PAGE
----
REFERENCES

REFERENCES
Cai
,
W. J.
,
P. H.
Whetton
, and
D. J.
Karoly
,
2003
:
The response of the Antarctic oscillation to increasing and stabilized atmospheric CO2.
J. Climate
,
16
,
1525
1538
.
Cai
,
W. J.
,
G.
Shi
,
T.
Cowan
,
D.
Bi
, and
J.
Ribbe
,
2005
:
The response of the Southern Annular Mode, the East Australian Current, and the southern mid-latitude ocean circulation to global warming.
Geophys. Res. Lett.
,
32
.
L23706, doi:10.1029/2005GL024701
.
Caldeira
,
K.
, and
P. B.
Duffy
,
2000
:
The role of the Southern Ocean in uptake and storage of anthropogenic carbon dioxide.
Science
,
287
,
620
622
.
Caldeira
,
K.
, and
M. E.
Wickett
,
2003
:
Anthropogenic carbon and ocean pH.
Nature
,
425
,
365
.
Conkright
,
M. E.
,
R. A.
Locarnini
,
H. E.
Garcia
,
T. D.
O’Brien
,
T. P.
Boyer
,
C.
Stephens
, and
J. I.
Antonov
,
2002
:
World Ocean Atlas 2001: Objective Analyses, Data Statistics, and Figures. CD-ROM documentation, National Oceanographic Data Center, Silver Spring, MD, 17 pp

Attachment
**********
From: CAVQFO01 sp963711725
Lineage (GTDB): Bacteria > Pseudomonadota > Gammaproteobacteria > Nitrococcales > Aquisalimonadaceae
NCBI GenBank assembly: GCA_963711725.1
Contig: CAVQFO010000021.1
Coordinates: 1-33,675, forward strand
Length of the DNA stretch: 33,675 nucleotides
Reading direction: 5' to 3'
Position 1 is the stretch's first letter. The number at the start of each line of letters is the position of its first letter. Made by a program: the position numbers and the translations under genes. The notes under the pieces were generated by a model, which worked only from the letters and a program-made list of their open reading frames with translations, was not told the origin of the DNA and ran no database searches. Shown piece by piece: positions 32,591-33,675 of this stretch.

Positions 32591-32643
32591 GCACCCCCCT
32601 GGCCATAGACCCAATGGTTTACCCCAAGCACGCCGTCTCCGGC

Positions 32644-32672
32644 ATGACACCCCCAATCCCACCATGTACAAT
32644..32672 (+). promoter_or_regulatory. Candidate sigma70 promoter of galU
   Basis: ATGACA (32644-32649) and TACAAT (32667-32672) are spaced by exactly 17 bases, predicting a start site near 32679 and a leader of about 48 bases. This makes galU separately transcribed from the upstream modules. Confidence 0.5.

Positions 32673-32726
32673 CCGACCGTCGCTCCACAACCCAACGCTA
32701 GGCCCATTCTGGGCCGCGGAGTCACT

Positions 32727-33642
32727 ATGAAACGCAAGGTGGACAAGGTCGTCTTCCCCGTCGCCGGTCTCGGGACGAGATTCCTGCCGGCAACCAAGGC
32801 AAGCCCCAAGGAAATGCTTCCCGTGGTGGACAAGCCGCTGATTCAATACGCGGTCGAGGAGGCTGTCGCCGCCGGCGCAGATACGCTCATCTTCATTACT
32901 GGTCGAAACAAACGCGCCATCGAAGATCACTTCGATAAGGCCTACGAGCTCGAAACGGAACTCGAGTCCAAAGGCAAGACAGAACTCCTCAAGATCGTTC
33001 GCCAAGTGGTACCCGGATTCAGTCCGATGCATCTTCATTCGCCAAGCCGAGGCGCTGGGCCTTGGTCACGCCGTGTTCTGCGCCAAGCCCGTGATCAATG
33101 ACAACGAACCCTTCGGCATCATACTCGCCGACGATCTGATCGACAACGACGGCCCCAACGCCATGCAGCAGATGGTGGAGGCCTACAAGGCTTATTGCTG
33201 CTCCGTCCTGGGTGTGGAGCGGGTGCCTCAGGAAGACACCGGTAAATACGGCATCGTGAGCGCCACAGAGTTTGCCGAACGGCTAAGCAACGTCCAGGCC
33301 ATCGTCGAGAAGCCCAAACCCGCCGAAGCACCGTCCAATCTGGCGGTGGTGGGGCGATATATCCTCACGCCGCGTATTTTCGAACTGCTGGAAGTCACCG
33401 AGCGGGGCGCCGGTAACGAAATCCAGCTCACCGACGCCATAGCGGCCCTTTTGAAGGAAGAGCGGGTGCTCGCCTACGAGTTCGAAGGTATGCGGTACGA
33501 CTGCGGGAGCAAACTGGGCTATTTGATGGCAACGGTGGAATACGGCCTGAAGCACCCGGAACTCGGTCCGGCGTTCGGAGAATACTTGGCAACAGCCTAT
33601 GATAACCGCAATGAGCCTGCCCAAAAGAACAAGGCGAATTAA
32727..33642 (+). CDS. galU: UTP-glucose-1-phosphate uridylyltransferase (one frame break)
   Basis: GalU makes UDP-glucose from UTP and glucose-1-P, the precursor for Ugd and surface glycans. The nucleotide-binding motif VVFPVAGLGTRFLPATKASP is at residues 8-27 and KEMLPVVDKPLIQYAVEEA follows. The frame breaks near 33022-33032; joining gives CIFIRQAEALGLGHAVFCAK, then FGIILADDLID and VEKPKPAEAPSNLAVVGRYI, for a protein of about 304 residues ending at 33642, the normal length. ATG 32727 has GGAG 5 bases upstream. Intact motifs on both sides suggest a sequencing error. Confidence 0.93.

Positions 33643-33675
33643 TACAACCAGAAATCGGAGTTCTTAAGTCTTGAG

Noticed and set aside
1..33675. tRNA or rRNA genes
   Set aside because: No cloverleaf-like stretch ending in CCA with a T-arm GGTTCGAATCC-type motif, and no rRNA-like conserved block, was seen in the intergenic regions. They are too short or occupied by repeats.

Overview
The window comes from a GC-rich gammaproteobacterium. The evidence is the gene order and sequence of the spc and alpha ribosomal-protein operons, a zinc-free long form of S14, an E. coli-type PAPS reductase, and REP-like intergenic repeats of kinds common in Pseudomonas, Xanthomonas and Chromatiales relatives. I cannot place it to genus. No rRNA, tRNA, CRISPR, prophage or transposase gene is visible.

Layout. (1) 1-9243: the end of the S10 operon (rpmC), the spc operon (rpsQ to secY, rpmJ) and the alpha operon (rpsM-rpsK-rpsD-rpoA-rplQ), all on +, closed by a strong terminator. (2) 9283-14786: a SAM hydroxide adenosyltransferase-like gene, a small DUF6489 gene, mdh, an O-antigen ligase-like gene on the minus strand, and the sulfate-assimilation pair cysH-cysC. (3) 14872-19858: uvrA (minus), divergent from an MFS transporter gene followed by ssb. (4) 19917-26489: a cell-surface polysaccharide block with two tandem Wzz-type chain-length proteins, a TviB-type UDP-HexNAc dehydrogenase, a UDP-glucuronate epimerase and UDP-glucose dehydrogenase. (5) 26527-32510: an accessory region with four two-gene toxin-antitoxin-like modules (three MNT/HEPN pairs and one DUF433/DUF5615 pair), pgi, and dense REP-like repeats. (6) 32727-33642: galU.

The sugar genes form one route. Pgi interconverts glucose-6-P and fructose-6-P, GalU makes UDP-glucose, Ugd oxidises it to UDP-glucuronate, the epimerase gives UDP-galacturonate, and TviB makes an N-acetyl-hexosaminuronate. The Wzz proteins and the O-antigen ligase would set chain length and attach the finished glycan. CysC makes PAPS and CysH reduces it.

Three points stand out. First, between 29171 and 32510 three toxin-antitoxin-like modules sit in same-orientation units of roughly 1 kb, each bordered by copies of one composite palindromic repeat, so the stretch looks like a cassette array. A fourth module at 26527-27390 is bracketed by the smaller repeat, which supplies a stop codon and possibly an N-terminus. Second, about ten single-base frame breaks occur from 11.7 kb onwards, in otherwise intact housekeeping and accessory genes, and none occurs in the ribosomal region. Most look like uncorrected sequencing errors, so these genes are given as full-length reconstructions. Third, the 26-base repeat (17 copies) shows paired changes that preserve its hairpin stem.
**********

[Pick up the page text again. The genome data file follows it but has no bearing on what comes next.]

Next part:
.
Delworth
,
T.
, and
Coauthors
,
2006
:
GFDL’s CM2 global coupled climate models. Part I: Formulation and simulation characteristics.
J. Climate
,
19
,
643
674
.
Dickson
,
A. G.
, and
C.
Goyet
,
1994
:
Handbook of Methods for the Analysis of the Various Parameters of the Carbon Dioxide System in Sea Water.
Version 2, ORNL/CDIAC-74, Department of Energy. [Available online at http://132.239.122.17/co2qc/handbook.html.]
.
Feely
,
R. A.
,
C. L.
Sabine
,
K.
Lee
,
W.
Berelson
,
J.
Kleypas
,
V. J.
Fabry
, and
F. J.
Millero
,
2004
:
Impact of anthropogenic CO2 on the CaCO3 system in the oceans.
Science
,
305
,
362
366
.
Fyfe
,
J. C.
, and
O. A.
Saenko
,
2005
:
Human-induced change in the Antarctic Circumpolar Current.
J. Climate
,
18
,
3068
3073
.
Fyfe
,
J. C.
,
G. J.
Boer
, and
G. M.
Flato
,
1999
:
The Arctic and Antarctic Oscillations and their projected changes under global warming.
Geophys. Res. Lett.
,
26
,
1601
1604
.
Gille
,
S. T.
,
2002
:
Warming of the Southern Ocean since the 1950’s.